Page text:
In her new memoir,“Kissing Outside the Lines: A True Story of Love and Race and Happily Ever After,”actress and writer Diane Farr arrives at the same conclusion, albeit with a few more funny family stories and drunken escapades. Farr writes about what happened when she, and others, decided to shack up with someone from a different race, unveiling the xenophobia and racism that continues to persist in, of all things, the realm of love.
“But for all the social progress we have made over the last thirty years in public – in education and real estate, and business and friendship even – forward movement has not fully crossed over into the privacy of people’s homes, “Farr writes in her introduction, pointing out that sometimes even the most outwardly progressive parents recoil at the idea of their children marrying outside their race or religion.
Farr fell in love with a first-generation Korean-American man. If this doesn’t sound like the scandal of the century, well, Farr didn’t think so either–until she met the in-laws. Farr recounts what it was like to be engaged to a man whose extensive family who had no interest in opening up their family to a half-Irish half-Italian woman from New York.
Farr’s own story is, for the most part, funny and sweet and she ultimately forges a good relationship with her husband’s close-knit extended family. This is due, in no small part, to her determination to make things work, which drove her, among other things, to deliver a speech in Korean at their wedding. But for the other five couples profiled in her book, happily ever after proved a bit more elusive.
There is white Lisa who had twin boys with black Dave, and whose mother thinks that biracial relationships are unfair to children. There is Jennifer whose evangelical parents cut of their relationship when things got serious with Hindu Sonu. And African American Natalia and Caucasian Jake who have avoided getting married because they feel the disapproval from Jake’s mom would cast a black cloud over the day.
On a brighter note, Farr also profiles Palestinian-English David and his Mexican-American wife Suzanne who are loved and supported by their families, and Israeli Ellie and Trinidian James whose persistence and patience led to acceptance.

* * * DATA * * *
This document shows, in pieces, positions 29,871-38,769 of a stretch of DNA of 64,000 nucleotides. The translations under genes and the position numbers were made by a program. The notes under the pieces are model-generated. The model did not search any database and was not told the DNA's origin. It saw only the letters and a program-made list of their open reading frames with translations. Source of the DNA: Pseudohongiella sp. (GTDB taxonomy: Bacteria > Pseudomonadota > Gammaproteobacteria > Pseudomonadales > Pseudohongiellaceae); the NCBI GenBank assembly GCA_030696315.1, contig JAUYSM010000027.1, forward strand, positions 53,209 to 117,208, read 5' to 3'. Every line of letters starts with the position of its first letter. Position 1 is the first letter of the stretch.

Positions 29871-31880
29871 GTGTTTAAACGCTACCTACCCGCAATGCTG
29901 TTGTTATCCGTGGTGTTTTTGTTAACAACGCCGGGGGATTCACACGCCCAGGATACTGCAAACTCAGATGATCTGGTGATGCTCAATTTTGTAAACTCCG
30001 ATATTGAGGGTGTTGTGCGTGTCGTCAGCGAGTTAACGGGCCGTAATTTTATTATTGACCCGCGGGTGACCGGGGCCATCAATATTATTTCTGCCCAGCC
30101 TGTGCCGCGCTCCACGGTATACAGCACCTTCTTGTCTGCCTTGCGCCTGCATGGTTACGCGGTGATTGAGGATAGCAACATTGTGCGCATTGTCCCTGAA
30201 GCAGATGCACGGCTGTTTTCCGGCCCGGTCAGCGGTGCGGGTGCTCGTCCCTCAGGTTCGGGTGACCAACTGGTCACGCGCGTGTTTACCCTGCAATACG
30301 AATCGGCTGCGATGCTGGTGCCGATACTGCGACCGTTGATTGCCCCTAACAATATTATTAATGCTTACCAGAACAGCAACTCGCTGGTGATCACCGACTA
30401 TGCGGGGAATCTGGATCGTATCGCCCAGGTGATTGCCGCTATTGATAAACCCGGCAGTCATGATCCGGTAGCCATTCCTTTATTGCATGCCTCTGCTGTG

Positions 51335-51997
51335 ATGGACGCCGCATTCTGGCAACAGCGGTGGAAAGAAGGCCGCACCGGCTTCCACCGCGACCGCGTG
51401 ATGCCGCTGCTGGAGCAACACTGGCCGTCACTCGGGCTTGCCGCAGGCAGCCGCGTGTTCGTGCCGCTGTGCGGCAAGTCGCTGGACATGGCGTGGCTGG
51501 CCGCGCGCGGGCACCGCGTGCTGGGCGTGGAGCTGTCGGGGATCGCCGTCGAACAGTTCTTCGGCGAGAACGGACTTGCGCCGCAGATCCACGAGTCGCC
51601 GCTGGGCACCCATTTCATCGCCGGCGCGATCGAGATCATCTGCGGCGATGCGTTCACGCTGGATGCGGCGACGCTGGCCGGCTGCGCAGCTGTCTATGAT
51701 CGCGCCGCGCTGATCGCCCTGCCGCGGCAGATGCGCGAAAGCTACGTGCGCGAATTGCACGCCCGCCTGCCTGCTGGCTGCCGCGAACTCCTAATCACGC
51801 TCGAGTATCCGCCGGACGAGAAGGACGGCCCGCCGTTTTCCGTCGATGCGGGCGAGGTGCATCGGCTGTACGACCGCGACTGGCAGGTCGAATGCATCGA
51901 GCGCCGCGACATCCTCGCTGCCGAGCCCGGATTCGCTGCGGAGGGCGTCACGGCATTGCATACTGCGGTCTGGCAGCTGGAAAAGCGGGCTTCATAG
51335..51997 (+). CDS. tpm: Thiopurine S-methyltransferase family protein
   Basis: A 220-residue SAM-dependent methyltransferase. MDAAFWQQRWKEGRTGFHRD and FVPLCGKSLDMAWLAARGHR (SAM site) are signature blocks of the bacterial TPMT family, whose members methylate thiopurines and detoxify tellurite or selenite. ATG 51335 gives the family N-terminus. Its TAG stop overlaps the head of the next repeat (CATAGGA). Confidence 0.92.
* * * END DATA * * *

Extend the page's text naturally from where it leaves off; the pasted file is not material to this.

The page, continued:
“I have never heard from my friends or peers that interracial relationships are a bad idea – this is just something we hear from our families. As a kid you grow up learning everyone is equal, but then parents still feel comfortable acting otherwise,” Farr said, in an interview.
The first laws banning interracial marriage between blacks and whites appeared in the late 17th century in Southern Colonies. By the early 20th century, 30 states banned interracial marriages, 16 of which still had such laws on the books when the Supreme Court declared such prohibitions unconstitutional in 1967 in Loving v. Virginia.
Five weeks after newlyweds Mildred and Richard Loving wedded in 1958 sheriffs came to their home in rural Virginia and arrested them. Mildred was black and Richard was white, which meant they had violated Virginia’s anti-miscegenation statue the “Racial Integrity Act of 1924.” The appropriately named Lovings fought back and their case made its way to the Supreme Court, who sided with the couple stating that “the freedom to marry, or not marry, a person of another race resides with the individual and cannot be infringed by the State.” (A new documentary on the case, “The Loving Story,” will be airing on HBO in February.)
Though it seems that in recent years Americans have come a long way when it comes to accepting love between different races. GOOD magazine recently took a poll and discovered that 85% percent of millennials support interracial marriage between all groups, and around 90% of the people surveyed said they would be okay with a loved one marrying someone from a different race. This is surely a sign of progress – even if 40% of republicans in Mississippi still think it should be illegal.
Farr, who interviewed 25 interracial couples while researching the book, believes that we are close to undoing the lingering biases.
“We just need the dialogue, how to talk about it with our families, because the tension is still really just at home,” she said. “This is all about what we tell our kids – we are just one generation away from it being gone.”
As she relays in her story, it took Farr awhile to figure out how to talk about with her new in-laws, including when to stand up for herself, like when she must defend their choice to get married up in the California Sierras, and when to step back and accept differences. But now, she said, the fact that she is a white woman married to a Korean man hardly even registers now.
“When we first started dating it felt cool and progressive, and then it all faded away and it was just us,” Farr said. “By the time we got married we were just pulling from different cultures for the fun of it.”